Tracking high school dropout and graduation statistics is a grim, confusing business - and percentages can vary so dramatically, parents don't know what to believe. A third of the United States' teenagers drop out of high school? Or 10% or 40%? Well, yes, all of those figures are right - and wrong.
WHY THE DISCREPANCY? When U.S. schools, state governments and federal agencies report their figures, there are oranges mixed in with the apples. Some are counting GEDs. Others are omitting teens who attend school in prison. Kids who change schools frequently - especially foster kids, who may change schools multiple times in a single year - fall through the cracks. Many schools base their graduation figures on the percentage of teens who start senior year and go on to graduate, which ignores kids who dropped out earlier. But tracking incoming freshmen who graduate four years later doesn't work either, because ninth grade is a prime year for students to be held back for remedial work. So ETS - the folks who gave us the SAT and Advanced Placement exams, et al - embarked on a multi-year study of the data and concluded, as you might have guessed, that we need a better way to track all this. Meanwhile, they've compiled a set of drop-out averages based on figures from various agencies, primarily the National Center for Education Statistics. So read on for...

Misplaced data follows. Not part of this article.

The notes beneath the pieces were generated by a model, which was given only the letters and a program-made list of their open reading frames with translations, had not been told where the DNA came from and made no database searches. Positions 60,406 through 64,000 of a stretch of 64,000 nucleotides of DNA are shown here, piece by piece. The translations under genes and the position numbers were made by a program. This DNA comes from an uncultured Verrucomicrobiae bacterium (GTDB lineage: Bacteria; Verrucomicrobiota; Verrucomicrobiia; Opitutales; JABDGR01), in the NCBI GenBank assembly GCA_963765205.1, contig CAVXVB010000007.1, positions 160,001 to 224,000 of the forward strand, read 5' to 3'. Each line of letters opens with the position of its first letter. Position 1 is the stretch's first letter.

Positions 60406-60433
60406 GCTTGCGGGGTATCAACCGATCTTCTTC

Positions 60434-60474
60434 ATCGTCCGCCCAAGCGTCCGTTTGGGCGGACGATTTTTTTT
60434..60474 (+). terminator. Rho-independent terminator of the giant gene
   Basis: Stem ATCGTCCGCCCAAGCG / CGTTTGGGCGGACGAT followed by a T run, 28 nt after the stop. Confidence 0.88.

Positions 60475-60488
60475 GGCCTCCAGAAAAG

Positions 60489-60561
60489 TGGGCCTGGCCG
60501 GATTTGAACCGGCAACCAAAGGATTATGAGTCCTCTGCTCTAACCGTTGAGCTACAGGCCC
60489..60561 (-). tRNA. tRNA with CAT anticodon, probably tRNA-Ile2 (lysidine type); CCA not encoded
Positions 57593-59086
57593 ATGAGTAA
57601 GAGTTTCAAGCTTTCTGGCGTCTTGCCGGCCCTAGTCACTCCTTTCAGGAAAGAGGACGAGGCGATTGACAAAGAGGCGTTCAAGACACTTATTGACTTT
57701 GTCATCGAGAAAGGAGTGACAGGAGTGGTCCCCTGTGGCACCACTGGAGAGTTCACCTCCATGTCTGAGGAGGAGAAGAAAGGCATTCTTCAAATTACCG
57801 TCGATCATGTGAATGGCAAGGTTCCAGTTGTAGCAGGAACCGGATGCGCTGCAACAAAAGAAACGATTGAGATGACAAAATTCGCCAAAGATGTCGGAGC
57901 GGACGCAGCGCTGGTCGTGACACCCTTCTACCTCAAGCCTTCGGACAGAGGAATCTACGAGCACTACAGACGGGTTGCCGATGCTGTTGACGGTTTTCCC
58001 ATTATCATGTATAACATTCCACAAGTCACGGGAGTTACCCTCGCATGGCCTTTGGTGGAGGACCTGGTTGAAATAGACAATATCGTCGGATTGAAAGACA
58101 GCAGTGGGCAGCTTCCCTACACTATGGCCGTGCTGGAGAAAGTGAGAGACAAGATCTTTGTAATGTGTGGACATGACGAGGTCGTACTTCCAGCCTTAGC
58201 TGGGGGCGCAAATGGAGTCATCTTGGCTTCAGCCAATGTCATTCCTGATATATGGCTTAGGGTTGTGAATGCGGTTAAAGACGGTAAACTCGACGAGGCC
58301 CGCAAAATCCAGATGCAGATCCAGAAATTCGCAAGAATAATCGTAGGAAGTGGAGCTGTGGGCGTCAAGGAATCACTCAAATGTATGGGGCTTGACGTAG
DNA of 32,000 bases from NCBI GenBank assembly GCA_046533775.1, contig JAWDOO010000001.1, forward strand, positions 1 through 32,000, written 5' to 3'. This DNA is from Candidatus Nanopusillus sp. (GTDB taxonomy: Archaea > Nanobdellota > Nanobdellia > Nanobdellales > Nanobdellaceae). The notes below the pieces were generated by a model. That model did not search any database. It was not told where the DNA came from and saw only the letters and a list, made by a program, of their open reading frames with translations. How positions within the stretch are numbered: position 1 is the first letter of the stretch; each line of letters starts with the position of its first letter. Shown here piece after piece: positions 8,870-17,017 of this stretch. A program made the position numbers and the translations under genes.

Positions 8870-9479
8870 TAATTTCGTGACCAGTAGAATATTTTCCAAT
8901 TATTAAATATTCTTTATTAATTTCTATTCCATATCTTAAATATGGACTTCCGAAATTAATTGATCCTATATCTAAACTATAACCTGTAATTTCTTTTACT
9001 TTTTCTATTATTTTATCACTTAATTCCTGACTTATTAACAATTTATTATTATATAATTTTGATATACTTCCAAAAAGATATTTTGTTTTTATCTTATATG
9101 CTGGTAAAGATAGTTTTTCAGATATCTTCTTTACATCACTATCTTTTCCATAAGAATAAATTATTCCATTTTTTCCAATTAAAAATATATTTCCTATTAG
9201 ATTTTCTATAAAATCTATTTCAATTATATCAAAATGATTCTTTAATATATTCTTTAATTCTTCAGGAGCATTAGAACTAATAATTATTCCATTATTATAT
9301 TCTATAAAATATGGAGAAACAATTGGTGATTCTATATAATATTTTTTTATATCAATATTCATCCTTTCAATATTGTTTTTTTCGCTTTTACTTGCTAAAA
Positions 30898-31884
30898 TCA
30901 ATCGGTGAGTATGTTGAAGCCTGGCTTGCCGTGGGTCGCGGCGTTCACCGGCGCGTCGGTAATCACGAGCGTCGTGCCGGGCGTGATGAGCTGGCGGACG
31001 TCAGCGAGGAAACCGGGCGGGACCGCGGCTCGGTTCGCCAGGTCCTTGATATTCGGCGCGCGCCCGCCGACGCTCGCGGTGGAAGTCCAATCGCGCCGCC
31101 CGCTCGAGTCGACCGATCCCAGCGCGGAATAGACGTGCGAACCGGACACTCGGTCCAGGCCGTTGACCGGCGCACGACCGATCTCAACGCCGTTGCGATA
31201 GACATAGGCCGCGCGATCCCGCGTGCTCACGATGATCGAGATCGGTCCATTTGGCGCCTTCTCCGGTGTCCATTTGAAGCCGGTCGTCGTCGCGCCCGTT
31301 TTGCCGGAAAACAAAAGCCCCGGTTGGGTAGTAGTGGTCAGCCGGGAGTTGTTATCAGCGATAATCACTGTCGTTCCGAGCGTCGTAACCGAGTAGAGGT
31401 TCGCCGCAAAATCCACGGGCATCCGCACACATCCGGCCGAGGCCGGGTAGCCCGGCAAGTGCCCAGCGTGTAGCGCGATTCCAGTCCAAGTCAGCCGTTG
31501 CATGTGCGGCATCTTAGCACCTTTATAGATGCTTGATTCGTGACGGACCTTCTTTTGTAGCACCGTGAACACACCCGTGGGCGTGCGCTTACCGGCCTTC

THE REAL NUMBERS: According to those estimates, approximately 74-75% of U.S. high school students graduated in 2004, leaving a quarter of the nation's teens diploma-less. Bad as that sounds, it's an improvement. Graduation rates peaked at 77% in 1969, before taking a steep downward slide to 69-71% in 1996. But that's not the whole story. When you drill down into the demographic breakdowns, the results are very troubling indeed: 60.3% of black, non-Hispanic teens graduated in 2004, compared with 90.5% of the kids of Asian/Pacific Islander heritage. Some 80.4% of white teens graduated that year, but only 64.2% of Hispanics.
WHERE YOU LIVE MATTERS: Certainly there's a variance between inner-city and prosperous prep school data, but the numbers vary widely by state too. According to the ETS study, in 2004, Nevada had the worst overall graduation rate with 57.4%, and South Carolina (60.6%) and Georgia (61.7%) were not far behind. At the top of the heap? Nebraska with 87.6%, New Jersey with 86.3% and North Dakota with 86.1%.
WHAT NOW? Accurate graduation data is important for policymakers and educators, of course, but it's critical information for families too. Keeping your child engaged in his education is a multi-pronged effort not just by your family, but by the school and the school environment. So you need to know how your neighborhood school is doing and what it's doing about it. If your teen is still in high school, but contemplating dropping out, take a look at "How to Encourage Your Teen to Finish High School," an article by my colleague Denise Witmer, About.com's Guide to Parenting Teens. If your child has already dropped out, don't despair. There are second chance education opportunities for them, and nearly three-quarters will use those opportunities to finally earn their high school diploma or their GED.